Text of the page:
The big meet in April took place in flu-ridden Moscow, host to the World Short Course Championships.
Eight world records were set, two by Sweden's Emma Igelstrom. The Swede wrote the final chapter to '02's 50 meter breaststroke melodrama, breaking the 30-second barrier in the process (29.96). She added a second global mark with her 1:05.38 in the 100. Then she teamed with Therese Alshammar, Anna-Karin Kammerling and Johanna Sjoberg as Sweden set a WR 3:55.78 in the 400 meter medley relay.
Aaron Peirsol set a world mark in the 200 meter back with his 1:51.17, then combined with Dave Denniston, Peter Marshall and Jason Lezak to set a global record of 3:29.00 in the medley relay. Lindsay Benko added a third WR for the U.S. squad with a brilliant 1:54.04 in the 200 meter free, while Ukrainian Olympic champion Yana Klochkova lowered the 400 IM standard to 4:27.83. China's 800 meter women's free relay team_Xu Yanwei, Zhu Yingwen, Tang Jingzhi and Yu Yang_completed the record-breaking with a 7:46.30 effort.
In Japan, Sachiko Yamada swam a blistering 8:14.35 800 meter free (short course) to wrest the five-month-old WR from China's Chen Hua.
Sizzling early-season long course times highlighted meets around the world. France's Franck Esposito set a Euro record in the 200 meter fly with his 1:54.62, second fastest in history. Algeria's Salim Iles swam an African record 49.00 in the 100 free, breaking Jonty Skinner's 26-year-old mark. Brits Zoe Baker and James Gibson set Euro records in the 50 breast at 31.04 and 27.51.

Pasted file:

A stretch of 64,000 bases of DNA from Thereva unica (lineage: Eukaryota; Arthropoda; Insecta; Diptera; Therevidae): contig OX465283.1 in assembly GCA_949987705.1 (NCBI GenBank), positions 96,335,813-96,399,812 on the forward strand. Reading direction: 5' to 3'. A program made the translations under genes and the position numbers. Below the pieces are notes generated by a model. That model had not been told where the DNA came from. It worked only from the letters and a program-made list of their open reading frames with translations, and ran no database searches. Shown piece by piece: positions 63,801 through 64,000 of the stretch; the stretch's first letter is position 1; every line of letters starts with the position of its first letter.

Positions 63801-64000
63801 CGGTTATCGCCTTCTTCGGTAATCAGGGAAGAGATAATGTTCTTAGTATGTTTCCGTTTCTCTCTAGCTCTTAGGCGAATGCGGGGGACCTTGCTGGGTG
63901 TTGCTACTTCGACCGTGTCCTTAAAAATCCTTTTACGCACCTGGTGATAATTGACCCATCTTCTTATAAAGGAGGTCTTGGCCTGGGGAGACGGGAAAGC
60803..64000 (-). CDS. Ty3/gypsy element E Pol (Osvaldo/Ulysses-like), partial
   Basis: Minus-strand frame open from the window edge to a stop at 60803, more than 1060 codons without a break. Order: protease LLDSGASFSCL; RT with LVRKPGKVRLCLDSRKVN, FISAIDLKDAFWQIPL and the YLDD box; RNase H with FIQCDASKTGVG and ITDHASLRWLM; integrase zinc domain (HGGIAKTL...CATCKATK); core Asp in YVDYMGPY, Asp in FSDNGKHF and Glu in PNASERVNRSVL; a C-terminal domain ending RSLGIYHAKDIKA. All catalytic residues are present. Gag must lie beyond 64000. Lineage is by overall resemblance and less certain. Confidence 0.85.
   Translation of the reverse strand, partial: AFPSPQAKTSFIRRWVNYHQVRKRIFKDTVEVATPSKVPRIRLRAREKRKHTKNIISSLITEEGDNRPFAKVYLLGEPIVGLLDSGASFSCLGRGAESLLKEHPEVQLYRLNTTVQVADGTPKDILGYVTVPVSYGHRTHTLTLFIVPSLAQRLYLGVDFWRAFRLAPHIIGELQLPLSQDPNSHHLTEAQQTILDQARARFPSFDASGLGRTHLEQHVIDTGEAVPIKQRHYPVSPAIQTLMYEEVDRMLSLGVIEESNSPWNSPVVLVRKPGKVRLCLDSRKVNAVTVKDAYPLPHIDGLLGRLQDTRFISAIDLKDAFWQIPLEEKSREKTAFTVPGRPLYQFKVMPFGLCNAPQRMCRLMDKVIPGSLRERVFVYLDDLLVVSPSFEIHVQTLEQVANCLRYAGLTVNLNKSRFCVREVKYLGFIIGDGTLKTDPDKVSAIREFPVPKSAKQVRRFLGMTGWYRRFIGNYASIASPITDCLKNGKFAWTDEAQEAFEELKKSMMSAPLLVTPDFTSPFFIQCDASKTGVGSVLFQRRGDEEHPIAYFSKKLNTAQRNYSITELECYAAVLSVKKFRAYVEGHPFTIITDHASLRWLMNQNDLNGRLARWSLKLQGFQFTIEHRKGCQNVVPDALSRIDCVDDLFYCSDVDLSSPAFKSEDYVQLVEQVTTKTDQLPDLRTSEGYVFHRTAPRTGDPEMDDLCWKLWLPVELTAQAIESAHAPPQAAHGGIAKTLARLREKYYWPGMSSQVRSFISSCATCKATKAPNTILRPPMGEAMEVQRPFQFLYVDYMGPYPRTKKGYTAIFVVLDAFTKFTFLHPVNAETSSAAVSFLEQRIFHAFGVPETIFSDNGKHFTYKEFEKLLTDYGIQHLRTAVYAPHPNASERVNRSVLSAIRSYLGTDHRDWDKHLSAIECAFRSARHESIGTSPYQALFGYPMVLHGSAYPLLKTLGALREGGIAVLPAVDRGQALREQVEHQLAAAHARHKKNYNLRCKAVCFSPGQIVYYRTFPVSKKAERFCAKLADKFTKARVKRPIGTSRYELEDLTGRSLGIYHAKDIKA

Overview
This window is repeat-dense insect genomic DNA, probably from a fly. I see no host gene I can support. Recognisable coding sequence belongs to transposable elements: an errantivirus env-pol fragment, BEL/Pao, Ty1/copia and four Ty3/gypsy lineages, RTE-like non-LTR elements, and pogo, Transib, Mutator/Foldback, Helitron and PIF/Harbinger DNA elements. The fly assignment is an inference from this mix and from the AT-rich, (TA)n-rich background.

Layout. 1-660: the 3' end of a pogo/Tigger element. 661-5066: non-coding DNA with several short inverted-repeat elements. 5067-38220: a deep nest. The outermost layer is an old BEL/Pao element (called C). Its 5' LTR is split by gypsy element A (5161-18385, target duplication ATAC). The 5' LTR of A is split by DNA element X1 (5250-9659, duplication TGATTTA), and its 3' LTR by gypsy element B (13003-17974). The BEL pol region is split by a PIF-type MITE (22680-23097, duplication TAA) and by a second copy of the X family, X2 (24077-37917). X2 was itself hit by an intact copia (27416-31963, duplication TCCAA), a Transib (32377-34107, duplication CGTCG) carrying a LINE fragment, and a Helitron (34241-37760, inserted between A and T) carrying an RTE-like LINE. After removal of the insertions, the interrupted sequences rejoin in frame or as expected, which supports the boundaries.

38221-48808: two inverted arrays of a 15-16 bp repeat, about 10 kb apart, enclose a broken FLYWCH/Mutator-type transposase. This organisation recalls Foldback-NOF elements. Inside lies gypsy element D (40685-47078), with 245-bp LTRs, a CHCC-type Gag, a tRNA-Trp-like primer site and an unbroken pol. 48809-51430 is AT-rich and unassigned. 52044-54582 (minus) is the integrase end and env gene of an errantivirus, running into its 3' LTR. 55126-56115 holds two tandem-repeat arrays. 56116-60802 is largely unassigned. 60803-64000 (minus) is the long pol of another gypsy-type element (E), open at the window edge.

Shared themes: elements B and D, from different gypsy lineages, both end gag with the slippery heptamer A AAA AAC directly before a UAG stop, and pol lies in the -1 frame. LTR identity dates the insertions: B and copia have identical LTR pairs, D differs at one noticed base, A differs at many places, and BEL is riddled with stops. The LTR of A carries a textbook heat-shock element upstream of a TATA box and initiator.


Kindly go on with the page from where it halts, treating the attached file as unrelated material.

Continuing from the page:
Hungarian age group phenom, Dani Gyurta, 12, continued his phenomenal record-setting. At a long course meet in Vienna, he swam 30.16, 1:04.78 and 2:17.98 for the 50-100-200 breaststrokes.
In the U.S., the Irvine H.S. girls' team recaptured the national high school record in the 200 yard medley relay, clocking 1:44.72. M.E. Lyons/Anderson Y Barracudas repeated as champions at the YMCA Nationals, taking the men's, women's and combined team crowns.
In other news: Two more of China's top swimmers_Shan Ying and Zhou Jiawei_tested positive for steroids and were suspended.
Passed away: 1972 Olympic double gold medalist, Jerry Heidenreich, died at 51.
The fast times kept on rolling in May.